Flight and fight

Flight and fight

Emergency bursaries help student overcome loss

When a fire alarm blared in their southside Edmonton condominium at 1 a.m. on July 29, 2018, Natalia Beattie and her boyfriend Kyle weren’t sure if it was just a drill. To be on the safe side, they quickly dressed and grabbed their pet rabbit Zorro, her purse and his phone and wallet.

“It thought about grabbing my laptop,” says Beattie. “But I thought, you know what? It will be fine.”

As soon as they stepped into the hallway and smelled the smoke, any doubts about whether the alarm was a drill vanished. They fled the building unharmed and joined the group of residents outside.

At the time, Beattie was in the middle of completing her practicum for the Magnetic Resonance Imaging (MRI) program and was set to return to NAIT in September. Her training had prepared her to keep calm in high stress environments, but the scene in front of her was nothing short of chaotic.

"The corner unit on the top floor had a fire tornado coming out.”

“People were screaming. The corner unit on the top floor  had a fire tornado coming out,” Beattie recalls. “Minutes later barbecue propane tanks on people’s decks started exploding.”

Beattie had left her phone charging on her bedside table and had the presence of mind to shout for someone to call 911.

That night, Beattie found refuge with friends. In the days and months that followed, however, she would have to figure out how to rebuild her life. The grim reality set in that if they hadn’t got out when they did, they would have died.

Rebuilding what was lost

Nearly a month later, Beattie was able to go back into the building to see if any of their belongings were salvageable. Nothing could have prepared her for what she’d see.

Beattie’s third-floor apartment had no exterior wall near her bedroom due to a barbeque explosion from the floor directly below. What wasn’t ruined by smoke had been exposed to the elements. “Every surface was covered in water and mould.”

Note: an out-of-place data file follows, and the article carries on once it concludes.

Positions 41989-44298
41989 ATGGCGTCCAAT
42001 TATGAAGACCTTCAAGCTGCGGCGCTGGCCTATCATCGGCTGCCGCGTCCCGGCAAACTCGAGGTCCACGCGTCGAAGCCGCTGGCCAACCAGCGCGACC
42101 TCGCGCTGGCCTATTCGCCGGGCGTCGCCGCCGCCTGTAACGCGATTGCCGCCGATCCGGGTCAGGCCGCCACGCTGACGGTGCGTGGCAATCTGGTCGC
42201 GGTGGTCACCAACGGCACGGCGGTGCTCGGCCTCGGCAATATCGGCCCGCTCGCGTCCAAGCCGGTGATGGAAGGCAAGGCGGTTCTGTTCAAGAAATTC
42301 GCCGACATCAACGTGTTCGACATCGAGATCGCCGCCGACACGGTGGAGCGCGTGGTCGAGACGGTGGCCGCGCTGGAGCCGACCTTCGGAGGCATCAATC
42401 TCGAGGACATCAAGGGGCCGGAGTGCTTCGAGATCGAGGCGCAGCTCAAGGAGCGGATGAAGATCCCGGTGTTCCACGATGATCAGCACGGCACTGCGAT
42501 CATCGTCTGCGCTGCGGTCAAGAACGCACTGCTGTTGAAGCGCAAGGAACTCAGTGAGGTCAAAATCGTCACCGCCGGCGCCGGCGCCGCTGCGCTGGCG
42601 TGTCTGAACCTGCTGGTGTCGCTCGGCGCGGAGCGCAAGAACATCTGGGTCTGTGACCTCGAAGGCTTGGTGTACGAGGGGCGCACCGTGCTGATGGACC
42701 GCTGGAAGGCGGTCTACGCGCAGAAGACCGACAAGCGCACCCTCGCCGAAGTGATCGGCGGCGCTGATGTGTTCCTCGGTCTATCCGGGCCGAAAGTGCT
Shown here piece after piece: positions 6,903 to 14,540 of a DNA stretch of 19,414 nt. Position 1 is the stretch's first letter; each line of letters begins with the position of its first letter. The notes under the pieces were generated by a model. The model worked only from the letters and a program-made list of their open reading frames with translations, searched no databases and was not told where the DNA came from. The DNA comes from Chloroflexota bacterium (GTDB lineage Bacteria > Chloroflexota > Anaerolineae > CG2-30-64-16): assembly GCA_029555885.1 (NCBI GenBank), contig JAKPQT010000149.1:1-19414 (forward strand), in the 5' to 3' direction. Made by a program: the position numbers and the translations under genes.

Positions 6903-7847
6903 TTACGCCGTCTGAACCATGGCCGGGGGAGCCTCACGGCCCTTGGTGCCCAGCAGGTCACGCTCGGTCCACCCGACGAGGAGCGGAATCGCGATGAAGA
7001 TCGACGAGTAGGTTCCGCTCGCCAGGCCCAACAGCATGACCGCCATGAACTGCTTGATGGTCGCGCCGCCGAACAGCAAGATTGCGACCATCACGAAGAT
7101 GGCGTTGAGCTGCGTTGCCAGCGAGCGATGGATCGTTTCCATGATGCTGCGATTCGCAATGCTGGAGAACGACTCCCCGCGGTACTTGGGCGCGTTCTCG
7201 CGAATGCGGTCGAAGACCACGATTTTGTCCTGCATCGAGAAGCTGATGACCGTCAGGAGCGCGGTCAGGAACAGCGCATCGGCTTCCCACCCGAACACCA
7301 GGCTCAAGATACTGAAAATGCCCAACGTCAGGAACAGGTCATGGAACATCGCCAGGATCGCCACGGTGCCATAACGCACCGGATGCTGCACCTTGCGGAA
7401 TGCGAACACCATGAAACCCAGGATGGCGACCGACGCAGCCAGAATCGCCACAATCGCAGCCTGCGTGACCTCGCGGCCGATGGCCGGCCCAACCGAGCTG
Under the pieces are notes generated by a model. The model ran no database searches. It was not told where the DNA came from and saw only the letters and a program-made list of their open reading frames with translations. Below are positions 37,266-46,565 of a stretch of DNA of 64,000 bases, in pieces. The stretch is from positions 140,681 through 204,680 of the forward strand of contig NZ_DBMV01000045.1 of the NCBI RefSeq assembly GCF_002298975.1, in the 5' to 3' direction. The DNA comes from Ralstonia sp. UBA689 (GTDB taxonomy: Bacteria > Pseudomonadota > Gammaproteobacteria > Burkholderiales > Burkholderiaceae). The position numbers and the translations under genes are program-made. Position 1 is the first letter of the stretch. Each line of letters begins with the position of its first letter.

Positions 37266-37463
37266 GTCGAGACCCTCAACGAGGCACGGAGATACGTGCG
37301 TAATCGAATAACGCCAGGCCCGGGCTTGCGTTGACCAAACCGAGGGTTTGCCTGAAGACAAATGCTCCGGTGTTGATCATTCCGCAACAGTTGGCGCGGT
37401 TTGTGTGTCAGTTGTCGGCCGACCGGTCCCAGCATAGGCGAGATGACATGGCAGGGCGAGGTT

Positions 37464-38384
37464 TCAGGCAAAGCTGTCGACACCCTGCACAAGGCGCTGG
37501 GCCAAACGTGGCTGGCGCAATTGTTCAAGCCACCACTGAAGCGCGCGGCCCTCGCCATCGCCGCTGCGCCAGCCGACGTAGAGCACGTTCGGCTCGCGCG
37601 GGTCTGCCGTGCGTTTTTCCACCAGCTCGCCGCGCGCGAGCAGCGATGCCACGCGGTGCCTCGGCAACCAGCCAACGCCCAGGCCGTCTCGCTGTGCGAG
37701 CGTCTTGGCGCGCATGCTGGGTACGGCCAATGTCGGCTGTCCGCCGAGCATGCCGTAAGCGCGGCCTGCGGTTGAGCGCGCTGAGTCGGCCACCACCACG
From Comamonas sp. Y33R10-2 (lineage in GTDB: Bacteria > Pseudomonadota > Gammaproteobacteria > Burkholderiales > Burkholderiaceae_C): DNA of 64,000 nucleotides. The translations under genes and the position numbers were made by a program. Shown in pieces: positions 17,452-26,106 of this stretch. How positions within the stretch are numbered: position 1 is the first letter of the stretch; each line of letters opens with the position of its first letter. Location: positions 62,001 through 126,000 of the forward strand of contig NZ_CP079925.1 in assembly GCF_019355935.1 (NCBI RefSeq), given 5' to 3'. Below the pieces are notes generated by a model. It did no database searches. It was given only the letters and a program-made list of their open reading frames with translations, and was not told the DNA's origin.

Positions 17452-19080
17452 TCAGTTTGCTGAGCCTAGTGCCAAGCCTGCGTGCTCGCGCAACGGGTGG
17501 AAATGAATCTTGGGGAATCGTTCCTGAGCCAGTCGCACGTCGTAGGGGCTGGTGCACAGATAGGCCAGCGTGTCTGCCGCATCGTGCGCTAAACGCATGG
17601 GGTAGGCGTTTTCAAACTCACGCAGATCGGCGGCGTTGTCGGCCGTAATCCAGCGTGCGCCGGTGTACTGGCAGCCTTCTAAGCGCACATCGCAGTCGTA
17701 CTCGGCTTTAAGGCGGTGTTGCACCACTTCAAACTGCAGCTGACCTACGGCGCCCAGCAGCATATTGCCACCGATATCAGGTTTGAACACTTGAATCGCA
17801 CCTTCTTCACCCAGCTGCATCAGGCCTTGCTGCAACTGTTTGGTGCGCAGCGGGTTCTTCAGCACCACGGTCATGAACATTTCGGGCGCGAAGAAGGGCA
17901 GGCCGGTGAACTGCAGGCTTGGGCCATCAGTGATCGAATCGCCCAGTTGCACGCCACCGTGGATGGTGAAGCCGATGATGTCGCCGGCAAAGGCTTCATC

The financial strain of losing everything – including her computer with a year’s worth of work – weighed heavily on her shoulders, as she was due back in class in a matter of weeks. But, she wasn’t ready to give up on pursuing her dream of becoming a magnetic resonance imaging technologist.

Friends and family helped them out as best they could while waiting for the insurer to send emergency funds. As a NAIT student, Beattie qualified for an emergency bursary, which helps students experiencing extreme financial distress.

“I'm so thankful for receiving the emergency bursary – it made a huge difference.”

“I'm so thankful for receiving the emergency bursary – it made a huge difference,” she says. “It went towards buying new scrubs for school and buying a new laptop, so that I could study.”

Beattie was also grateful to have received two academic scholarships, recognizing her outstanding academic performance in her program. Graduating in May 2019, she says she is passionate about patient care and looks forward to finding work in her field.

“I like to take the time of day to be with the patients and be present and really try to make a difference in their lives,” Beattie says. “That’s something that I love about the MRI profession.”

Reflecting back on her experience over the past year, Beattie says she learned an important lesson: She has the resilience and motivation to succeed despite the challenges she has faced. “I'm really hopeful for the future.”

Find out how you can support students facing extreme financial difficulty today.

Published on April 19, 2019